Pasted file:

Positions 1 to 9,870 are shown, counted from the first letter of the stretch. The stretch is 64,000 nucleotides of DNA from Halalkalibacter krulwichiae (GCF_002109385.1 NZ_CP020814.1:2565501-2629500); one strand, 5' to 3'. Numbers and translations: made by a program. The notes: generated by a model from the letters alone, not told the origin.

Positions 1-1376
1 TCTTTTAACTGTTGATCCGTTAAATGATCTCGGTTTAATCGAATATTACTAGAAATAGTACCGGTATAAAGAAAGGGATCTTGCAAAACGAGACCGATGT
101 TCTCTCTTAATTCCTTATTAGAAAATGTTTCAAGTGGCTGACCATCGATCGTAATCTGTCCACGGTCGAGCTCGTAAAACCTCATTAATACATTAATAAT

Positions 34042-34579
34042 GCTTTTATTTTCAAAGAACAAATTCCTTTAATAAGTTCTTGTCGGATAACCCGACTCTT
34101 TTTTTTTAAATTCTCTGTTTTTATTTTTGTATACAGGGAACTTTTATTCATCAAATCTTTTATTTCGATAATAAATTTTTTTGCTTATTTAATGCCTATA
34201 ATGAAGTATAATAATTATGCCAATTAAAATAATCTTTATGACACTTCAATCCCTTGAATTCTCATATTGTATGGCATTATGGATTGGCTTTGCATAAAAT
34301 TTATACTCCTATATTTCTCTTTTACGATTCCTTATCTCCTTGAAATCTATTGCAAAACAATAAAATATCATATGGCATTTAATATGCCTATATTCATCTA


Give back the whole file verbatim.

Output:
Positions 1 to 9,870 are shown, counted from the first letter of the stretch. The stretch is 64,000 nucleotides of DNA from Halalkalibacter krulwichiae (GCF_002109385.1 NZ_CP020814.1:2565501-2629500); one strand, 5' to 3'. Numbers and translations: made by a program. The notes: generated by a model from the letters alone, not told the origin.

Positions 1-1376
1 TCTTTTAACTGTTGATCCGTTAAATGATCTCGGTTTAATCGAATATTACTAGAAATAGTACCGGTATAAAGAAAGGGATCTTGCAAAACGAGACCGATGT
101 TCTCTCTTAATTCCTTATTAGAAAATGTTTCAAGTGGCTGACCATCGATCGTAATCTGTCCACGGTCGAGCTCGTAAAACCTCATTAATACATTAATAAT

Positions 34042-34579
34042 GCTTTTATTTTCAAAGAACAAATTCCTTTAATAAGTTCTTGTCGGATAACCCGACTCTT
34101 TTTTTTTAAATTCTCTGTTTTTATTTTTGTATACAGGGAACTTTTATTCATCAAATCTTTTATTTCGATAATAAATTTTTTTGCTTATTTAATGCCTATA
34201 ATGAAGTATAATAATTATGCCAATTAAAATAATCTTTATGACACTTCAATCCCTTGAATTCTCATATTGTATGGCATTATGGATTGGCTTTGCATAAAAT
34301 TTATACTCCTATATTTCTCTTTTACGATTCCTTATCTCCTTGAAATCTATTGCAAAACAATAAAATATCATATGGCATTTAATATGCCTATATTCATCTA